Wednesday, October 13, 2021

Influential Landscape Painters

When the Artists Magazine asked "Who's a painter that changed the course of landscape painting?" the first name that popped into my mind first was Ivan Shishkin (1832-1898).

I said that I don’t know whether he changed the course of landscape painting outside of Russia, but he sure inspired me. He tackled one of the most difficult landscape subjects—the forest interior. 

The technical challenges include wildly fluctuating light levels and infinitely deep spatial layers of complex detail. Shishkin was an enthusiastic advocate of photography as a reference tool, but his paintings were anything but photographic or technical. He knew his botany and loved the wild lands. He managed to capture the deep mystery of the forest like no one else.

This Q and A is coming up in the November / December issue of The Artists Magazine.

Of course there are so many other great landscape painters who have affected the course of art history. Who would you choose and why?


Charley parker said...

Corot. Along with the other Barbizon painters, he brought painting outside as a regular practice, focused on nature as it is and inspired the Impressionist painters who followed. I think you could skip over Impressionism and draw a direct line from Corot's early landscapes — which look quite contemporary to my eye — to the general styles of painterly realism so dominant in plein air painting today.

Unknown said...

Corot!!!Because of his apparent"simplification"...I guess? Anyway he's my favorite..there was a tiny painting by him at my local museum that I fell in love with growing up.Years later at the Louvre I saw a room plastered with his paintings from floor to ceiling!For American art,maybe Charles Burchfield...Wyeth's style is straight up copied more than anyone but I don't know if you would call that "influence' Sorry to hog the space as I really didn't address the question lolI guess I would really have to think about it. And I haven't yet!

Unknown said...

Charley Parker said it better than me :)

James Gurney said...

Yeah, Corot is a good choice, probably a better answer for the question of 'most influential.'You could make a strong case for Claude Lorraine, J.M.W. Turner, Frederic Church, or Claude Monet.

Unknown said...

Hi James,this is Lynnwwod Hage .Don't know why my comment showed up as "unknown"? I haven't done this for a long time!! Charley Parker said it so much better than I ! :)!

Rubysboy said...

So many terms need defining:
landscape painting - does it include abstracted landscapes? If so, then I'd nominate Kandinsky.
If not, if we ask who most influenced representational landscape painting, then I'd nominate Cezanne for his innovative use of color and semi-abstract shapes.
art history - if it means official academic history, the stories told in textbooks, then I'd nominate Van Gogh for so greatly expanding our notion of representation and his emphasis on color and feeling.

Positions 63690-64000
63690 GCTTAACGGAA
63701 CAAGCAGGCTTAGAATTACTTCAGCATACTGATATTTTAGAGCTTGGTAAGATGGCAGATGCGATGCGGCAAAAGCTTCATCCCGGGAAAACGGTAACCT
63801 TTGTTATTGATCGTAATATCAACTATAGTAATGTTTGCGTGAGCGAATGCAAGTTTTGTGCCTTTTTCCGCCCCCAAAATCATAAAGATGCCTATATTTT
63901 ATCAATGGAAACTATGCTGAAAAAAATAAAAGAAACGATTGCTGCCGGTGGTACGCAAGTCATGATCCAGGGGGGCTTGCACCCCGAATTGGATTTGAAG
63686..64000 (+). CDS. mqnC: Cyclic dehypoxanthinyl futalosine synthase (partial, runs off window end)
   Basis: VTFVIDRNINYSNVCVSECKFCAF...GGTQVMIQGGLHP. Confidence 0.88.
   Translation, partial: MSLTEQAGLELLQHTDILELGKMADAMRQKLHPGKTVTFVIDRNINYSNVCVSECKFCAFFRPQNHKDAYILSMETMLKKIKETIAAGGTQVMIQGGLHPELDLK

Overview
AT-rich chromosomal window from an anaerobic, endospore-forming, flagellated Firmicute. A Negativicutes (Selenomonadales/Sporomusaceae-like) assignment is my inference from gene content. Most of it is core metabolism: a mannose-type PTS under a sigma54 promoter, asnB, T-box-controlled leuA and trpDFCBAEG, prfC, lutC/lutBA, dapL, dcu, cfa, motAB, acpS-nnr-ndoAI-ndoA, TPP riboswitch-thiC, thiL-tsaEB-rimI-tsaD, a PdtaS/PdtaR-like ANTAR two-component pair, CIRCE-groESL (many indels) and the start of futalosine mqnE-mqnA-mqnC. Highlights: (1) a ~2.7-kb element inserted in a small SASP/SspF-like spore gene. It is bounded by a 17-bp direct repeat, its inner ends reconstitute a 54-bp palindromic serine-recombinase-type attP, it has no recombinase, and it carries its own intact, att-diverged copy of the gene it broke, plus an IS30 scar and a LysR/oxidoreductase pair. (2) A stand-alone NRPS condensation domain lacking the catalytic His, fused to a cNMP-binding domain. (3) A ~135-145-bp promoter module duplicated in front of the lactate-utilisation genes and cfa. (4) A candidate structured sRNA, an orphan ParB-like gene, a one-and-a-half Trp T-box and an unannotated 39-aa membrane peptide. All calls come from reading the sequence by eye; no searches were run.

If it means the living history that most landscape painters draw upon daily, then I'd nominate Turner, for his emphasis on atmosphere over shape.
If we are talking about landscape painters in the US today who exhibit in OPA, then Richard Schmid.
Decker Walker

Manuel Barranco said...

Carlos de Haes!

Michael Pianta said...

There's a landscape painter I never knew about until very recently - Lars Hertervig. He is not the most influential, because as far as I know he is somewhat obscure, at least in the US. But he deserves to be more influential! His work is quite mysterious and evocative, and seems to me to owe more to Italian renaissance painting than any of the typical nineteenth century styles. It's incredible, looking at his work, that this artist did not die until 1902.

CatBlogger said...

Edgar Payne and other California Impressionists.

Luca said...

I am always amazed by Shishkin technique, his paintings are stunning. But i have some doubt about his influence on the art history as a whole... My thought is that there are many painters that changed the course of landscape art in different ways and each person could name a different painter according to his own interests. Someone could say that the discover of atmospheric perspective by Leonardo changed everything, but someone else could quote Monet's studies of Rouen and revolutionary approach to art. And for someone else maybe Van Gogh was the game changer, being so free from the need to represent objective reality. But would impressionism could have been possible without Turner? And so on, the list could be endless.
Anyway, my vote would go to Caspar Friedrich, i love how he painted emotions more than simply landscapes.
PS: no mention for the Hudson River School?